Herbal Medicine Can Prevent, Manage COVID-19 Symptoms – Quincy Ayodele

The Chief Executive Officer of Quincy Herbals Naturopathic and Wellness Centre, Mrs Olasumbo Ayodele, has said herbal medicine could be used to prevent and manage COVID-19 symptoms.

Ayodele, in an interview with our correspondent, praised health workers in the frontline of fighting COVID-19, urging the Federal Government to carry herbal medicine practitioners in the management of COVID-19 patients in the country.

She said, “Globally, orthodox medicine has not been so effective for now in the treatment of this virus and that is why the WHO has said that there is no cure for it for now.

“Even though we are not allowed in our practice to use the word ‘cure’, I know that herbal medicine can be used for prevention, to remedy the symptoms and to manage the attack of the virus in emergency cases.”

The naturopath, who is a committee member on the Development of African Traditional Medicine of the World Health Organization, said some African countries were already coming out with herbal formulations to manage their infected citizens.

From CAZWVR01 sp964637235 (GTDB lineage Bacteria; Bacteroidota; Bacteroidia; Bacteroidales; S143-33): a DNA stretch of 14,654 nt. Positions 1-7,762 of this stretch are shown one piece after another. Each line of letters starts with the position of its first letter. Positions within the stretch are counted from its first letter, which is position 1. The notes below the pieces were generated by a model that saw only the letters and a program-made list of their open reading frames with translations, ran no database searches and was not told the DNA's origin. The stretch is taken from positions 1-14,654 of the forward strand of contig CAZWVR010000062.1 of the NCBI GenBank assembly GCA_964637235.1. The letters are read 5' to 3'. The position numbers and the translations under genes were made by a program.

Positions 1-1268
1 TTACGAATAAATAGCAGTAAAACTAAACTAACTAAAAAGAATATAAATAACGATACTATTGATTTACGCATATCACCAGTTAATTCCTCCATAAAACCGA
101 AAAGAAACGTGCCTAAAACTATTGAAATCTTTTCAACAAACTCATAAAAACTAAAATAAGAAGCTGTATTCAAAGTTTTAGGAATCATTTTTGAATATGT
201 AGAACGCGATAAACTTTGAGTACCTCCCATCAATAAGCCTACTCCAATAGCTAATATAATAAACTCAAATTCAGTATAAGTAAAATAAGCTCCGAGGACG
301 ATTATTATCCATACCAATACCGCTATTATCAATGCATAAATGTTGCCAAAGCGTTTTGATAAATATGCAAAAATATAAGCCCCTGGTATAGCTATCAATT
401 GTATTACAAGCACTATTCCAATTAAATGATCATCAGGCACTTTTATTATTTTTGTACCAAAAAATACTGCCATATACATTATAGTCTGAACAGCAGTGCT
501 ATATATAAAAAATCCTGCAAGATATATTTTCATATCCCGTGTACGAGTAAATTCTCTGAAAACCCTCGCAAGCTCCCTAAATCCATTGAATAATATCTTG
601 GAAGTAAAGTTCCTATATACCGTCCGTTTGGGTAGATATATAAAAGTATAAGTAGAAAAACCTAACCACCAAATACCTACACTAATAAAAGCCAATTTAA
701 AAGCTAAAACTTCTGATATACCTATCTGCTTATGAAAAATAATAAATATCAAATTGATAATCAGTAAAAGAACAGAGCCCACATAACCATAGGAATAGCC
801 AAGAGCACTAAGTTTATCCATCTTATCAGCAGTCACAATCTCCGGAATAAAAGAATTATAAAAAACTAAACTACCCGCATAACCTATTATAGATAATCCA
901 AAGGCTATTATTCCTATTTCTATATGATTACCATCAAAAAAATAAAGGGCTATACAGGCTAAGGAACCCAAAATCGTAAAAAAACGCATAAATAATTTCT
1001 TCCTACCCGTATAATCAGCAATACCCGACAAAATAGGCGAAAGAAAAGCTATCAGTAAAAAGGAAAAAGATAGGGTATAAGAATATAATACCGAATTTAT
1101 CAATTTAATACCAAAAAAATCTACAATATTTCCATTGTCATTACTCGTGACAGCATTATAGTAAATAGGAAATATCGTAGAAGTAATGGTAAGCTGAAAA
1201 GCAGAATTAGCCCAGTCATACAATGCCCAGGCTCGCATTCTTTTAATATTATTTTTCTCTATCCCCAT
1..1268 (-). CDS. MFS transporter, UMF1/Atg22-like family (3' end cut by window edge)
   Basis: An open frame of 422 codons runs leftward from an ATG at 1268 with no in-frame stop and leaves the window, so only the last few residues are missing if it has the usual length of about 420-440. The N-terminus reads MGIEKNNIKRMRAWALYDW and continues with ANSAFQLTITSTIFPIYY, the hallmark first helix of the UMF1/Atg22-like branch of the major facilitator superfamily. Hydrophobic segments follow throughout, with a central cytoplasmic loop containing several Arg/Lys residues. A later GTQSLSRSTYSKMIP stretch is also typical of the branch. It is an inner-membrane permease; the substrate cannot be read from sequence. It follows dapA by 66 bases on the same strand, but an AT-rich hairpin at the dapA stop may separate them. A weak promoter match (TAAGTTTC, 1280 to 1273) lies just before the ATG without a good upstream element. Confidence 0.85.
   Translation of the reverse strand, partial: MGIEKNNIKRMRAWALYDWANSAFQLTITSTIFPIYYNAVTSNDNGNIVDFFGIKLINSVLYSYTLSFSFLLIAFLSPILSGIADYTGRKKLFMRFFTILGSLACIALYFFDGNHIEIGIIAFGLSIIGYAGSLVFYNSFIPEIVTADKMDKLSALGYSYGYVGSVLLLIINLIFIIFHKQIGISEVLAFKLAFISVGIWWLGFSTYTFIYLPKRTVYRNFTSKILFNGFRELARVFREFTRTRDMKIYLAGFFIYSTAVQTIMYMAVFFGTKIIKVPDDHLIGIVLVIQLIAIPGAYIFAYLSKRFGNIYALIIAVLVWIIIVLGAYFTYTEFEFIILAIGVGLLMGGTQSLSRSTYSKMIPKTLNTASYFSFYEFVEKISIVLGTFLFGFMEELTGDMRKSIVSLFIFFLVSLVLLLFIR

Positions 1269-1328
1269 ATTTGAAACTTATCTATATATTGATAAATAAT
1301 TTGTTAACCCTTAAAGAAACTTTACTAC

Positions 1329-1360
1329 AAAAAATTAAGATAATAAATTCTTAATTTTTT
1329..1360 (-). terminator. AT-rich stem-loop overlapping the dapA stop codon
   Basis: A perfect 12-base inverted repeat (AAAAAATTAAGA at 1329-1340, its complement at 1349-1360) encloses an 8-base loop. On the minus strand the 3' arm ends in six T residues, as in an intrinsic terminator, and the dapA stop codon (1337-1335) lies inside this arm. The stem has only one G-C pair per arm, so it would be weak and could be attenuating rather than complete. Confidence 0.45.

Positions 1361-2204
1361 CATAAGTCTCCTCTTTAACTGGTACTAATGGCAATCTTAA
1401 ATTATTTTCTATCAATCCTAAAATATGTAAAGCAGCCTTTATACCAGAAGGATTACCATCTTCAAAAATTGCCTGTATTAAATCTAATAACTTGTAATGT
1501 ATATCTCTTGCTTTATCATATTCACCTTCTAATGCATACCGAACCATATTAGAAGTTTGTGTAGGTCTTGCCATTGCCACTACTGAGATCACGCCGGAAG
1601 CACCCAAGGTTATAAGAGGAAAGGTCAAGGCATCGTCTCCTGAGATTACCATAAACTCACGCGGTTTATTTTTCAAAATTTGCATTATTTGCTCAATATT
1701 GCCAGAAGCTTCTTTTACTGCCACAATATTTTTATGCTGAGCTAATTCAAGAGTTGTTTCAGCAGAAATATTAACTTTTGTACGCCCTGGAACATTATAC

“I believe the Federal Government should collaborate with herbal medicine practitioners to fight this pandemic. Even if it is to manage symptoms at the onset or preventative level that herbal medicines are administered, this will help to reduce mortality rates in Nigeria,” Ayodele said.

She also urged the National Assembly to pass the Traditional Medicine Bill in line with the recommendation of the World Health Organization.

Ayodele said the bill, when passed and signed into law, would help herbal medicine producers to go into full commercialization, which would, in turn, help the country bounce back economically.

She said, “The National Assembly should pass Traditional Medicine Bill in accordance with the recommendations of the WHO. Other African nations like Ghana, Senegal, and others have passed the bill for the development of the practice, practitioners and products, and have moved on to commercialisation.

“The only thing hampering the full take-off of commercialization, collaboration and integration of herbal medicine in Nigeria is the passing of Traditional Medicine Bill, which remains pending in the National Assembly.

“While I do think the government has given some recognition to herbal medicine now, it can surely be better. Before I began raising public awareness about the medicinal properties, benefits and the scientific potency of herbal medicine, people were negatively stigmatizing herbal medicine mainly because of religious beliefs.”

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